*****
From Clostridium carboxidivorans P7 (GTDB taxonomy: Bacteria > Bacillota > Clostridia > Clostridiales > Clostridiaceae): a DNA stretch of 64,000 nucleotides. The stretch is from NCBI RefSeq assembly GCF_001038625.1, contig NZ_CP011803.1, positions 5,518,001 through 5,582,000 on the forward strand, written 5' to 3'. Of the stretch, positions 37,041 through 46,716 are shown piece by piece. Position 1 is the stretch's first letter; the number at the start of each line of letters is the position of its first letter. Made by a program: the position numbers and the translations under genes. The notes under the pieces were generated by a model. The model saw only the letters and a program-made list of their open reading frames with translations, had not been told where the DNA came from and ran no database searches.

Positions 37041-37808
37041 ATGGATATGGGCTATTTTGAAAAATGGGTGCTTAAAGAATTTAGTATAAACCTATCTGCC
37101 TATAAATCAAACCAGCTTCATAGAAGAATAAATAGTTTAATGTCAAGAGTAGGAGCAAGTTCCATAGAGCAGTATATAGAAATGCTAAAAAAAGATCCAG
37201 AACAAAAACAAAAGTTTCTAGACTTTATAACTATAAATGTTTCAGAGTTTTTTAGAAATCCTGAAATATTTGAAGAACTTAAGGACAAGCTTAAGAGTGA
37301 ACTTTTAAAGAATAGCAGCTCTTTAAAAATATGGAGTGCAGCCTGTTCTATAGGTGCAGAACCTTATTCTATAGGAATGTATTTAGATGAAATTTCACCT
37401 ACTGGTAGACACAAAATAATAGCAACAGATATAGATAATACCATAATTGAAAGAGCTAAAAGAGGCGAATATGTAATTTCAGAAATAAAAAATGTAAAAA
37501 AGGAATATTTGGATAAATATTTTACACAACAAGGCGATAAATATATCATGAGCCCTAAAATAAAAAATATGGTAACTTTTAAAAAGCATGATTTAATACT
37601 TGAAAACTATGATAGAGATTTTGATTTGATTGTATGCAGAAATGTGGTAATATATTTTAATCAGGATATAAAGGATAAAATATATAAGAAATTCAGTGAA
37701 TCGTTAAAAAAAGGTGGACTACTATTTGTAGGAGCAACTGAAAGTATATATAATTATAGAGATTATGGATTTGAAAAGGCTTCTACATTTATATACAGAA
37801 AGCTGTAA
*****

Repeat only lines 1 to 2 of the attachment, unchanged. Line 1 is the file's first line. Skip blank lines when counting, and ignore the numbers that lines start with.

From Clostridium carboxidivorans P7 (GTDB taxonomy: Bacteria > Bacillota > Clostridia > Clostridiales > Clostridiaceae): a DNA stretch of 64,000 nucleotides. The stretch is from NCBI RefSeq assembly GCF_001038625.1, contig NZ_CP011803.1, positions 5,518,001 through 5,582,000 on the forward strand, written 5' to 3'. Of the stretch, positions 37,041 through 46,716 are shown piece by piece. Position 1 is the stretch's first letter; the number at the start of each line of letters is the position of its first letter. Made by a program: the position numbers and the translations under genes. The notes under the pieces were generated by a model. The model saw only the letters and a program-made list of their open reading frames with translations, had not been told where the DNA came from and ran no database searches.

Positions 37041-37808